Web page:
Learnability is a concept that implies moving forward in our educational process at the same pace of society and business, and being in tune with an ever-changing world. Learnability is the ability to constantly learn new skills and thus remain employable in the long term. A person with learnability has the desire to learn and the positive attitude towards new challenges that will help him or her develop new skills.
How is a person with learnability?
A person who has a high capacity to learn and to adapt to new circumstances can be considered to have the capacity of learnability. The most important thing is attitude, i.e. being proactive in the face of new challenges, as well as being independent, creative and original.
A person with learnability is ambitious, likes new challenges, has a positive attitude, a willingness to learn and a high capacity to learn new functions.
Techniques to develop your organisation’s learnability
Individual learning of new skills is important, but organisations can foster this climate of constant learning and adaptation. Let’s look at how we can encourage learning in our organisation:
Explore the needs of the team
In order to develop new skills, the first thing to do is to ask ourselves where we can improve. If we identify the needs of our team, we will have a much more versatile team of professionals.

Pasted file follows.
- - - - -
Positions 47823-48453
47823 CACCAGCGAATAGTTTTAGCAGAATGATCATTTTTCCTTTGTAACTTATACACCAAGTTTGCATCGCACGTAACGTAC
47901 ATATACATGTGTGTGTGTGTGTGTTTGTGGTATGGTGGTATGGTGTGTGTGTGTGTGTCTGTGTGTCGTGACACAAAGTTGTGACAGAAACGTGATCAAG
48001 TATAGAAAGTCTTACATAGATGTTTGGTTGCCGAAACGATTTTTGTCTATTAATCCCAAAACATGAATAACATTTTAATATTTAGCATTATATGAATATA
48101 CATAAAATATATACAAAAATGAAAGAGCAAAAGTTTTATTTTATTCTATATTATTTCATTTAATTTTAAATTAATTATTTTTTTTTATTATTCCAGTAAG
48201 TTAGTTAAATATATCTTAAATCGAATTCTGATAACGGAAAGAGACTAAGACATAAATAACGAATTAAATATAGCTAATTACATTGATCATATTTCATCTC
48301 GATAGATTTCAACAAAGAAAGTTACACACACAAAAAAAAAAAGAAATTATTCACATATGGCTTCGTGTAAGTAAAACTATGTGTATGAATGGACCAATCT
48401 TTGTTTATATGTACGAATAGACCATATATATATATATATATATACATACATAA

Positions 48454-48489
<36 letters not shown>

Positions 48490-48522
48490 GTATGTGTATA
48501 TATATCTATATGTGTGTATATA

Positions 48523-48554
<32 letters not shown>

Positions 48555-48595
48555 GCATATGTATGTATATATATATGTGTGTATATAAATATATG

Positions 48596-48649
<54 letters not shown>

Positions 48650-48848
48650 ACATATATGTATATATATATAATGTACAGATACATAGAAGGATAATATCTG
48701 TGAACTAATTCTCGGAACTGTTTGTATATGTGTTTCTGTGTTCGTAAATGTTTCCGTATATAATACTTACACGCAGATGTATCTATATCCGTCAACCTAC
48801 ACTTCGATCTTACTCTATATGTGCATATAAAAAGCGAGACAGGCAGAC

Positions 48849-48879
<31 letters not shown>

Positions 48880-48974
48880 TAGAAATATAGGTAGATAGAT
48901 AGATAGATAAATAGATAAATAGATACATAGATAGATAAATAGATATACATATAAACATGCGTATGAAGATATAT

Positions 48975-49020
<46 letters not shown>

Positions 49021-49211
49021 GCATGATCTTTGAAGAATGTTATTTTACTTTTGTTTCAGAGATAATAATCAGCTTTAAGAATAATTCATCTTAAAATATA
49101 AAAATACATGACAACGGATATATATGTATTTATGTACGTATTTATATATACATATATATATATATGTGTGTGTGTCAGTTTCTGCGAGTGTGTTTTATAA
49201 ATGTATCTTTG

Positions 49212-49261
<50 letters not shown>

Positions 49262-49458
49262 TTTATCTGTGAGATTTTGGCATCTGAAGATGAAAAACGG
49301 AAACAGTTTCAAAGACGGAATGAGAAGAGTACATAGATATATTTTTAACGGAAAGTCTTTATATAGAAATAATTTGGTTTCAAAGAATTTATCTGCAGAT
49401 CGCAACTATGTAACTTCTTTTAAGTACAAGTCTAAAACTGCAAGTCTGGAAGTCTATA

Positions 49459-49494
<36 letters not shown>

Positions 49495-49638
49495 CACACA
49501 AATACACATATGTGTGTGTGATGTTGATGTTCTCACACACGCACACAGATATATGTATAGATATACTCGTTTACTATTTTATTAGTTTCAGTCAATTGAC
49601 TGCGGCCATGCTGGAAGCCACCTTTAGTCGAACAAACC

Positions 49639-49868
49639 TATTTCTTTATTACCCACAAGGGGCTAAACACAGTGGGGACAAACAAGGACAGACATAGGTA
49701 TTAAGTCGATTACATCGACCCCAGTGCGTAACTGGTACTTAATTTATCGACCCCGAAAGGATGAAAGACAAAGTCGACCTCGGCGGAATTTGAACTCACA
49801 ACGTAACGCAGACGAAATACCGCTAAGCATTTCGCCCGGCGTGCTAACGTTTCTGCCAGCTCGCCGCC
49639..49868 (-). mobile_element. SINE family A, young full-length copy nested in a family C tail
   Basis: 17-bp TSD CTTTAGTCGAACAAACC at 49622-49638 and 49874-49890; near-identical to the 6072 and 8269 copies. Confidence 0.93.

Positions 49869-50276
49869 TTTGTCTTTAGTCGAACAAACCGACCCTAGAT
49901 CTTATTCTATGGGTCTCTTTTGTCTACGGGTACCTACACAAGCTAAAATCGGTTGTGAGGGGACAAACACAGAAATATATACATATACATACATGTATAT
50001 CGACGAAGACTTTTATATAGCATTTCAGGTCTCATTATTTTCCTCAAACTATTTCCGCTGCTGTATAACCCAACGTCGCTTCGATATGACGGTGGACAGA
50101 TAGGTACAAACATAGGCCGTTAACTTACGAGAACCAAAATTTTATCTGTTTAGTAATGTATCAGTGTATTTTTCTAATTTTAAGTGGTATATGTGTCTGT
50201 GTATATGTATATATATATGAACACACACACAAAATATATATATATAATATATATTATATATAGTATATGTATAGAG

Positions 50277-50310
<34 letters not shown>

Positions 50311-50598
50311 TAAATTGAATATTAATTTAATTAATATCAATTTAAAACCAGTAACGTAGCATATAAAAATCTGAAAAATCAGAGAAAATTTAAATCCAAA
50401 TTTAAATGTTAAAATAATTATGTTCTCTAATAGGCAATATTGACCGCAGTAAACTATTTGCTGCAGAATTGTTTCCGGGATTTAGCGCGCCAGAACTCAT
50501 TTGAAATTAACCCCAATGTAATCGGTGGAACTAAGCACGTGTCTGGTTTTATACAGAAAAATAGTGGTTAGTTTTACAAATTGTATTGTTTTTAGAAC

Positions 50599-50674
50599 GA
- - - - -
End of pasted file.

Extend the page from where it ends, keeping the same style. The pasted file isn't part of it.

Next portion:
Learning “out of the box”
If you want to contribute to the development of talent and skills of your teams we have to think and look beyond what is already established. We have to adapt to new situations and be flexible.
Boost positive thinking
In any learning process, mistakes are common at the beginning. We can all make mistakes, and it is necessary to transmit a culture where errors are not punished, but commitment to solving problems that arise is encouraged instead.
Communicating success stories
An effective technique for learning is to draw inspiration from colleagues in different roles who, through their attitude or skills, have overcome complex situations. Therefore, sharing success stories is a very effective way of generating references for your teams.
Encourage “one to one” meetings
These meetings are the best way to assess the learnability of our employees, as we will have direct contact with them to learn about their skills and concerns.
Encourages cross-departmental collaboration
Connecting with different professional profiles brings us into contact with people who carry out different functions and who therefore act and work in different ways. Interdepartmental work is a guaranteed source of learning.
A proactive person anticipates problems, adapts to change and will take action to respond to difficult situations before they get out of hand, including learning new things when needed, which goes hand in hand with learnability.
Several studies show that we tend to relate, both online and physically, to people who are similar to us. One of the key points in order to enrich our education is to appreciate other people’s values and points of view.
Organise knowledge transfer sessions
When one professional learns, so does the whole team. For organisations, one of the main benefits of learnability is that experience and know-how become a valuable asset that can be shared between different people in the same organisation.